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Campfire Chronicles
Spark a match, grab a chair
and change a life forever

By Larry Bozka
Page 2

So it was that night last season in Lavaca County with my son and two of his friends. So it will be, I pray, for thousands of years to come. No one was anxious for a video game that evening; no one wished to be back home or watch TV. The trip back would come soon enough, so "bedtime" didn't exist. The hypnotic magnetism of the campfire bound us close together and we drew it in like a precious breath.

That wonderful night, like so many others, remains tightly locked in our memory banks. And even now, some five months before deer season opens, we anticipate the ritual with an eagerness that can only come from having been there before.

So many children, so many grown men and women, have yet to go there.So many children, so many grown men and women, have yet to go there. In the midst of a 100,000-acre wonderland like the Rocker B or the tiny confines of an urban state park, the effect is still the same.

Our kids are troubled, as well they should be. The punks they deal with today are armed with more than fists, and their appreciation of life has withered with the years in the face of a numbed society. They're just kids, I tell them, kids who in all likelihood have never in their lives had someone take the time to sit them down by a fire and let them speak their minds, to tell of their problems and have an elder sit and listen without judgment or interruption.

We cannot, I tell them, cure all the ills of the world. We can't explain the hypocrisy of Hollywood, where one day an Uzi-packing movie star guns down a dozen innocent people in the first few minutes of a cellophane universe and the next day shows up on a cable talk show to warn us of the inherent danger of owning a gun.

No one pulls the trigger nowadays; just listen to the media. The gun, they tell us, simply "went off," as if some evil and unseen force somehow centered the sights and squeezed the trigger. How can we make sense of it all, tell them what it means and why it happens and then send them back to a schoolyard that might someday become a bloody battleground?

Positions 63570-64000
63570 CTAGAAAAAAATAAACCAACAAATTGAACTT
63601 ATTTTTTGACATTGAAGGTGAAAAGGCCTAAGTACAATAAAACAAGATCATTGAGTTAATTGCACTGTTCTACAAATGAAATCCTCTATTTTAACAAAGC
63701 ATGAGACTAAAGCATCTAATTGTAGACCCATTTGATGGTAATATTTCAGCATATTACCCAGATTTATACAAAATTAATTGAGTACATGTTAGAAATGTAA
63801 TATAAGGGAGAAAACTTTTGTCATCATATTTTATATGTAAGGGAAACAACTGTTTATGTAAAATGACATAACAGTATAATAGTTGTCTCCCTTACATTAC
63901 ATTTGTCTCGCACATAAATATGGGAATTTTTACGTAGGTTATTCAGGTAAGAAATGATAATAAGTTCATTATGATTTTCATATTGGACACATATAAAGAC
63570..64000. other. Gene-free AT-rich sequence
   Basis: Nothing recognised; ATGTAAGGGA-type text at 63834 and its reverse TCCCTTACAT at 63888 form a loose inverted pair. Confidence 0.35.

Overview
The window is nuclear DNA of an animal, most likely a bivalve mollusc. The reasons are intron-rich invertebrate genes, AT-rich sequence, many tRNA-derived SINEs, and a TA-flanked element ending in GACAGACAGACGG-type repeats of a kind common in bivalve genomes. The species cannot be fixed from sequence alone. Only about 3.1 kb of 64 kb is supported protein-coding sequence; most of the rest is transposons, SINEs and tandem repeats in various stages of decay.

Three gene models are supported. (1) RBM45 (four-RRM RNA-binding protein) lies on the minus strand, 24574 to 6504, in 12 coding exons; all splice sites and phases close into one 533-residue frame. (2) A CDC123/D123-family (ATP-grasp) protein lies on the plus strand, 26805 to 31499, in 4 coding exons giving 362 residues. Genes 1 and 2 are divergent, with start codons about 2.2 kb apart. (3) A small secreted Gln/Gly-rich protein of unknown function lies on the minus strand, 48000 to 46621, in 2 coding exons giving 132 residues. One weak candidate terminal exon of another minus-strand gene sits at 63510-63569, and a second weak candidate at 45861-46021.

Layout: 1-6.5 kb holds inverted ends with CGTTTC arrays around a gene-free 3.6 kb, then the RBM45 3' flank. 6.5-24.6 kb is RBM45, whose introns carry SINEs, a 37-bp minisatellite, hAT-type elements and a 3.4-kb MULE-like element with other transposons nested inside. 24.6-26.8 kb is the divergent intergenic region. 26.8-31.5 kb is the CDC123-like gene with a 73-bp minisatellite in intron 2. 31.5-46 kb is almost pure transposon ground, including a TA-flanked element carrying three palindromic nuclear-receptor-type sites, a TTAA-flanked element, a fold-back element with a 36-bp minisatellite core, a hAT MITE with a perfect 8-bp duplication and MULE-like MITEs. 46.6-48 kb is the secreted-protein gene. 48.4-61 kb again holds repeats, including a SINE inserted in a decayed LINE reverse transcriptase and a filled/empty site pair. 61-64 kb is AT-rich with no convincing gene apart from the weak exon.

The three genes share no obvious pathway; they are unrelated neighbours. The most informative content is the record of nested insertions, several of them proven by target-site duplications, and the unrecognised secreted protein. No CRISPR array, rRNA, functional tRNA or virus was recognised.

I can't. I suspect no one can.

I do know, however, that the unholy scenes which erupted in Jonesboro, Ark., Springfield, Ore., Littleton, Colo. and so many other unseemly places frighten us to the core. It's not the guns which mortify us so; had it been, we would have witnessed a litany of schoolyard shootings in the "Old West" that so many now condemn.

Did the "Cowboy Way" die with Gene Autrey? Are hunters, and the children they raise to respect and revere life, to blame for the terrible change? No more, I assure the boys, than the fact that cars exist is to blame for all the innocents who have been taken from their families by drivers who couldn't separate the whiskey bottle from the steering wheel.

Self-esteem? You have to earn it, I tell them. No one can just give it to you. Respect for life? Perhaps you won't fully understand that, either, until you've dropped the hammer, walked up on a dead animal and realized that unlike computer game characters, the creature you have shot will not return to life.

Native Americans believed that a successful hunter should never brag of his kills, that to do so would bring the spirit of the creature back upon him to trouble his soul forever. The children I've taken afield aren't troubled by the animals they've killed and eaten. If anything, the ritual of hunting has shown them that there's a finite and irreversible line between life and death which we should respect and revere like nothing else on earth.

Tomorrow, perhaps, we will shoot a doe for the freezer. Or maybe, as the unsuspecting animal stands transfixed in the crosshairs, we will choose not to. Either way, we will gather that night around a gently glowing fire and tell each other of our decisions. Much more often than not, we speak of that which we had the privilege of seeing and in our fascination left alone. There are ethical, good people who hunt and kill animals, and there are those whose very presence in the woods through their own shameful actions seriously threaten our hunting heritage.

There are people who choose to hunt, and those who do not. Neither is right; neither is wrong. It's not for us to judge, for judgment isn't ours. We take our actions, good or bad, with us to our graves. And someday, with any luck at all, our children and theirs will gather 'round a fire just like this one and remember us with pride.

The embers finally turn gray, and the four of us hit the sack. Dawn will break before we know it, and with it a full day of decisions we can choose to make, right or wrong .

Minutes later, nestled tight in sleeping bags and listening to the excited yapping of coyote packs less than a mile away, one of the boys speaks up.

"Know how to restart that fire?" he asks.

"No, tell me."

"You just need to hit Control/Alt/Delete," he answers.

After the outburst of laughter and a subsequent silence, we are all fast asleep, with only our consciousness to keep us.

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